DWI arrests double, other serious crimes drop
Felonies in Granite Falls were down sharply in 2012 from the previous year, though nearly the same number of people were arrested, but police doubled the number of arrests made for driving while impaired, the Granite Falls Police Department's annual report shows.
Police Chief Ritch Bolick downplays the importance of a single year's numbers, but he said the data reflects the difference officers are making in public safety for the county’s fourth most-populous municipality.
The doubling of DWI arrests, from 27 in 2011 to 55 in 2012, coincided with an almost tripling in the number of police checkpoints -- from 25 in 2011 to 69 in 2012 -- but Bolick said there wasn't a correlation between the checkpoints and the arrests.
“I don’t feel like that (checkpoints) was the direct result of the increased DWIs, but I do feel like they increased awareness and compliance in seat belt usage and compliance with license requirement and restrictions,” Bolick said. “I feel like the DWI numbers were a result of the level of training the officers are receiving, becoming more knowledgeable and aware of what to look for, and the more aggressive approach they have taken in criminal interdiction on our roadways.”
While the number of felony charges filed dropped by nearly half, from 117 in 2011 to 69 in 2012, the number of people arrested on felony charges didn't change much, dropping from 48 to 46.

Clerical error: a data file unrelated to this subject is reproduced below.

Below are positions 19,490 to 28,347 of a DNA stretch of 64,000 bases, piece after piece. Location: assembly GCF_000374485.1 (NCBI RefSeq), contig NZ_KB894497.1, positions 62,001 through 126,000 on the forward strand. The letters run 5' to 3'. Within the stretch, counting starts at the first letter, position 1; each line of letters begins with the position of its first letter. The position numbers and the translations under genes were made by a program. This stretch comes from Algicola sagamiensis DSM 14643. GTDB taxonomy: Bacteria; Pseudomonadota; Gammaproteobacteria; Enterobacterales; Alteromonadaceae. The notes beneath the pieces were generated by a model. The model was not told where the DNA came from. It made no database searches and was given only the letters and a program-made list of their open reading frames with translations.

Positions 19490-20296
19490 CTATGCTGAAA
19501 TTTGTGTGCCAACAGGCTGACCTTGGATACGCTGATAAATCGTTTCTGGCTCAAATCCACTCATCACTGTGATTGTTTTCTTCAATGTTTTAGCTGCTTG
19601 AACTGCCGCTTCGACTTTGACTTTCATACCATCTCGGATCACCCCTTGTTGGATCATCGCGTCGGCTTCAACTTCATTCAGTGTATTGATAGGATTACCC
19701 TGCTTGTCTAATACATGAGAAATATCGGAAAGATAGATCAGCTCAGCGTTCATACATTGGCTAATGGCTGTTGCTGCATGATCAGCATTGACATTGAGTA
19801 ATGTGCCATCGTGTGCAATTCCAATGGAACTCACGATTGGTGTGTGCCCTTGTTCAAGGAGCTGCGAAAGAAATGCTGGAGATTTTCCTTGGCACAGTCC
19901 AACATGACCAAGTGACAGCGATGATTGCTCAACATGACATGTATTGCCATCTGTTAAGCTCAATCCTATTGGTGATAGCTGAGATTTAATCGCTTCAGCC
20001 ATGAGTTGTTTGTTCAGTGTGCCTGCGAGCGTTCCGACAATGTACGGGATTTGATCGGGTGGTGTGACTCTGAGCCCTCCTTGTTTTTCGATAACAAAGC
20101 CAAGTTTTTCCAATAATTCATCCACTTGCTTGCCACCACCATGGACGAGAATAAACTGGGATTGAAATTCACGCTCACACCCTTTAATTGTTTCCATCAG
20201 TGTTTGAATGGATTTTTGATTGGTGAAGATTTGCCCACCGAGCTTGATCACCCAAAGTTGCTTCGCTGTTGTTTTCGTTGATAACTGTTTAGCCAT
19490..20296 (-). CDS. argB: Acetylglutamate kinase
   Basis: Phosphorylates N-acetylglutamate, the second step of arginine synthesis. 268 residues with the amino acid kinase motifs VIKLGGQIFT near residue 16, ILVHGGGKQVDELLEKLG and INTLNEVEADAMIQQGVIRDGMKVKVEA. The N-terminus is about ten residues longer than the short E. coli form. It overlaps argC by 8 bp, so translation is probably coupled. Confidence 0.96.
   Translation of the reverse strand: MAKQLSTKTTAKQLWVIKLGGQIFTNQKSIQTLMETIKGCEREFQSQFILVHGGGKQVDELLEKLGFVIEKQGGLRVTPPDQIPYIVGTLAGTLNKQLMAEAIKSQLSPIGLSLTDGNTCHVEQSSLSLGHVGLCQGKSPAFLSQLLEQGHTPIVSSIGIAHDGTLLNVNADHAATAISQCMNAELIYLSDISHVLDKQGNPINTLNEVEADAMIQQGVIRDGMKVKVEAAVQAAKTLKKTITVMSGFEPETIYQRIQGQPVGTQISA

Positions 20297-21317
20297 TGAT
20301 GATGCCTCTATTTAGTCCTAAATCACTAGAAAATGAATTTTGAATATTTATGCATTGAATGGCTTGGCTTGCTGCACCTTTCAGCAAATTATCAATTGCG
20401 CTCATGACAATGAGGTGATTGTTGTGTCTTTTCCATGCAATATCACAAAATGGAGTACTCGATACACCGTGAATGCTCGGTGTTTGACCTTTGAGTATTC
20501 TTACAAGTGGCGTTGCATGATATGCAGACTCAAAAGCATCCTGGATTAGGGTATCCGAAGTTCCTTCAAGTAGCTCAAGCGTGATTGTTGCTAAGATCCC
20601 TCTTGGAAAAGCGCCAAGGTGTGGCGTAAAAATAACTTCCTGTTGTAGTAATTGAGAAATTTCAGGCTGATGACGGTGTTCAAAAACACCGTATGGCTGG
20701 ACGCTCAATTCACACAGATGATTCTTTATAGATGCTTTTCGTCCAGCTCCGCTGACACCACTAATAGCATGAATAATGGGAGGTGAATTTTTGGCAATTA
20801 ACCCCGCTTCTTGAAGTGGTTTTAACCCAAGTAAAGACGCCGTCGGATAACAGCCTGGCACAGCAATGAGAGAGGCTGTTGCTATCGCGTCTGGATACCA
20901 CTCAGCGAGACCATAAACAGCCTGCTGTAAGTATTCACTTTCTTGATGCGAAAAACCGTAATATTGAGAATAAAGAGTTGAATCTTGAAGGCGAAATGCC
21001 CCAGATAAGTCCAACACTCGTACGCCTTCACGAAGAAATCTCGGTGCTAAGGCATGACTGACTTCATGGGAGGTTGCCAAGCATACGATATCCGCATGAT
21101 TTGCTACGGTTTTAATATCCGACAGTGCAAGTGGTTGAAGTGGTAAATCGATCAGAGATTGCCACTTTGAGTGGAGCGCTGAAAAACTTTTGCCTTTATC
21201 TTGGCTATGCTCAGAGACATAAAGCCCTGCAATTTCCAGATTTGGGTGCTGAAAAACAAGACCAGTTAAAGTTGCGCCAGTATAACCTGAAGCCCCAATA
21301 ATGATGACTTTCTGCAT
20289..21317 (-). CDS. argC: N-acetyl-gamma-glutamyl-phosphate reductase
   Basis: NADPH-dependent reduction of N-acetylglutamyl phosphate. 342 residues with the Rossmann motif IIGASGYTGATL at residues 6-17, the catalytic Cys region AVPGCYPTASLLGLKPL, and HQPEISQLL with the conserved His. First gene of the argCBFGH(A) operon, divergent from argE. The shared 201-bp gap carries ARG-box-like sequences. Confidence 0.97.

Also showing a decrease from 2011 was the number of reported traffic accidents, from 311 to 246.
The number of people cited for less serious crimes citations rose by about 36 percent, from 702 to 960, and the total number of charges those people faced increased 35 percent, from 1,002 to 1,350.
Officers also assisted with the American Legion State Baseball Tournament, held at M.S. Deal Stadium over the summer. Officers also helped with special events throughout the year, including mutual aid to Appalachian State University home football games and annual town events drawing large crowds.
Bolick is most proud of the dedication his officers show, and the level of training they endure to become better at their jobs.
“Numbers cannot show the amount of heart or dedication that our officers put in to their profession each day,” Bolick said. “We report the numbers and take them at face value but what I’m more proud of is the fact that our officers are making a difference in the lives of those they come in contact with each day.”